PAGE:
To get the New Year off to a good start, today it’s guest blog time again from my very clever and often funny husband!! It would be ideal if you are multi-lingual 🙂
(Another DH-contribution the world has not been waiting for…
Having married into a family of linguists, teachers and translators, accumulating basically all Western European languages except Portuguese in our clan, it is not really surprising that language and playing with words are important parts of our lives. We love making puns and mixing expressions from various backgrounds to the point where family conversations at Christmas dinners would fly back and forth by simply giving each other the cue for the next punch line. When we pointed out to our then 10 year-old daughter that she might also have daddy’s gene for puns, she replied quite naturally that “of course; I am a papagena”.
(I would happily credit this picture but the site is in Russian – which I don’t have! Should the original photographer like to get in touch in a language I understand, I will be happy to add to this caption!! Beautiful Papagena, though…)
Though we all do it, our brains seem to work rather diversely from one another: My DW literally “sees” a word i.e. she always has the (correct) spelling of a word in front of her mind’s eye. Where I struggle to control the various spellings and meanings of a mostly harmless word like “program” (or “Programm” in German, “programme in French” and “programme” in British English, as long as one does not refer to executable computer code, because for this even the Brits use “program”), it is always crystal-clear to her, which is which. As my brain, on the other hand, seems to be organised according to phonetics, I can stumble over little trip wires in basically every sentence. Why, for example, does my brain in the last sentence “seem” to be organised where it could also “seam” to be organised…. or maybe not.
I will happily play with words that more or less sound similar and throw them into meaningless but (sometimes) funny constructions like “Jews choose chews over juice” or “Hugh uses your U, ewe!”. As if this was not bad enough, I might also invade on other languages. “Le dinde d’Inde” does not really bear any meaning apart from the general assumption that turkeys might be fostered in India and – should they end up on a French Christmas dinner plate – might be the proverbial “dinde d’Inde”. But it sounds cute (or qute?)…
Drawing on an international vocabulary can sometimes lead to unexpected or unwanted results which are greeted with perplexity and astonishment by native-language audiences, as only the twisted minds of the x- or cross patriot can follow the multi lingual muddle unfolding in their ears. One little story that my DMIL likes to tell is that of a native German-speaker who was fluent and accent free in English. However, on one rare occasion that lady gave away her roots as she talked about “two-eyed twins”. Of course, everybody would hope that the siblings in question were in good health and would indeed have two eyes. The unintended pun came from her brain taking a short-cut to her native language where “zwei-eiige Zwillinge” (stemming from two eggs/cells) is the official term for non-identical twins. As the German “Ei” (egg) is pronounced exactly like the English “eye”, the body parts of the poor children got somewhat mingled. (Good job they were not Scottish then? Aye)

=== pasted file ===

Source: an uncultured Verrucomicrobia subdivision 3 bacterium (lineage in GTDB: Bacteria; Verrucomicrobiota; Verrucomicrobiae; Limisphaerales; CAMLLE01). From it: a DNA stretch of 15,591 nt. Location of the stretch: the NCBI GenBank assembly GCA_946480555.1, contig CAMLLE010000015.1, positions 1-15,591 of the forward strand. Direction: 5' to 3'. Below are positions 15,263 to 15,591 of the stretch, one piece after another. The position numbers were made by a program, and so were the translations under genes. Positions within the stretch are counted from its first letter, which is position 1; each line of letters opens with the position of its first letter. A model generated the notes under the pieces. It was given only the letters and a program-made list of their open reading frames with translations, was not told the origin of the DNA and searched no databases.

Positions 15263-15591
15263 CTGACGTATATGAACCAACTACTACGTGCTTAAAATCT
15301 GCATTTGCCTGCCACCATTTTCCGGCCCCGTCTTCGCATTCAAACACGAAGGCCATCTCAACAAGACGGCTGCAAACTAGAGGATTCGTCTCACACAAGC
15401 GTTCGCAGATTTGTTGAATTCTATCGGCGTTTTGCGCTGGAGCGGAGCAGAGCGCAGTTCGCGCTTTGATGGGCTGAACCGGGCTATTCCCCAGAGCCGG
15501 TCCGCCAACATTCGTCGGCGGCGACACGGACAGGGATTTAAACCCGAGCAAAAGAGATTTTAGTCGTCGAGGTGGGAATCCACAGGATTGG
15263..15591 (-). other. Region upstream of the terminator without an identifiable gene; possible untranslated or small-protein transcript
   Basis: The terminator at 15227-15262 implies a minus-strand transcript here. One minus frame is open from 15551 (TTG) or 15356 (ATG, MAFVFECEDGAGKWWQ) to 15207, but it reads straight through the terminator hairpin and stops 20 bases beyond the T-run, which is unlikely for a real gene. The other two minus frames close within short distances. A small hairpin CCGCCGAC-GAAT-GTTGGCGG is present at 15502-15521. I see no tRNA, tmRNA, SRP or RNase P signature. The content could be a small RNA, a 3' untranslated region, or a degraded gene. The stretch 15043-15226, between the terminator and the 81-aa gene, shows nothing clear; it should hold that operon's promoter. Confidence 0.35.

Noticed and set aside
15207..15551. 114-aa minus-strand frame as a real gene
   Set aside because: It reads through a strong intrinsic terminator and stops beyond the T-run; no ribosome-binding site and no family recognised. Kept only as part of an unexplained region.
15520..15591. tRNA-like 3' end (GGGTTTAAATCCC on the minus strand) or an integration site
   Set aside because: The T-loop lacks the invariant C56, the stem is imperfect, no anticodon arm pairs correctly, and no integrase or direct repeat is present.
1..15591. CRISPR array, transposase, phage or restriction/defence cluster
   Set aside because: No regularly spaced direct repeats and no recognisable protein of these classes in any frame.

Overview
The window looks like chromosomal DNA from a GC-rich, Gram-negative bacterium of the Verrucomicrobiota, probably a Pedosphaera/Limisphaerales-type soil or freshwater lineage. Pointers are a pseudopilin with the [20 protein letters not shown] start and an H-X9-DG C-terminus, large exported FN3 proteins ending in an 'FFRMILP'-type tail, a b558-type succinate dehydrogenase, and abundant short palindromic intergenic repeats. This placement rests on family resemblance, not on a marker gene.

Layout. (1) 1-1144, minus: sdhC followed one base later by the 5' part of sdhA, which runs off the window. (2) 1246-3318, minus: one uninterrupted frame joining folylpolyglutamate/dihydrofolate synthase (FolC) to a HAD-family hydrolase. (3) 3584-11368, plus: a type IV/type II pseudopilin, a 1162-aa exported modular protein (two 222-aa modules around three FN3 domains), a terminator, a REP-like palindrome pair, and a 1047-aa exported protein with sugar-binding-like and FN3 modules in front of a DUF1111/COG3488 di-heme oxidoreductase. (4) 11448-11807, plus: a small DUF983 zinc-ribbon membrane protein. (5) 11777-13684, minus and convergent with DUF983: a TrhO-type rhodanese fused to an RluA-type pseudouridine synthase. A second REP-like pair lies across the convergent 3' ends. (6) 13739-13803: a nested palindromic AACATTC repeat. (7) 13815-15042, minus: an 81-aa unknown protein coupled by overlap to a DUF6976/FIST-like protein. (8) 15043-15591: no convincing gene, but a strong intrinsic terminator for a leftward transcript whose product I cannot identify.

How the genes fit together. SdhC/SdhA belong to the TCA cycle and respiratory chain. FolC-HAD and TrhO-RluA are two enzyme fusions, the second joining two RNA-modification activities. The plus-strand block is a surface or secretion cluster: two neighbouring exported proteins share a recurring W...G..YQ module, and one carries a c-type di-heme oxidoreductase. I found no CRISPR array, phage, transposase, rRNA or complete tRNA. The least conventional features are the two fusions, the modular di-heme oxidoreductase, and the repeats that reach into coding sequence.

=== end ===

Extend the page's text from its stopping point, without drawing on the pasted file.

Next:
Experts can take these multilingual mix-ups to a level where whole stories are told. One of my favourites is the following: (To be read in a Bavarian voice apart from the fat italics which are to be pronounced the English way).
Englisch is a merkwüadige Sprooch:
“I” hoasst “I”,
“Ei” hoasst “egg”,
“Eck” hoasst “corner”
Some people said that it would only take me two words in any given language to either get me into trouble or to make a pun. I lived up to this statement when I visited Peru for the wedding of my friend and best man. Later, the whole family and we five guests from Switzerland sat around the TV watching the video of the celebrations the week before. When the film came to a scene where the car convoy turned up the candle-lit driveway from the main road to the bride’s house, I spoke the only two words of Spanish I knew to describe the situation: “Sendero luminoso”. Meaning “shining path” this was an absolutely correct comment on the picture in front of us. However, also being the name of a Maoist terrorist organisation in Peru and the words being spoken by a strange gringo from la Suiza, the roars of laughter of my Spanish-speaking hosts were immense. All it took were two words….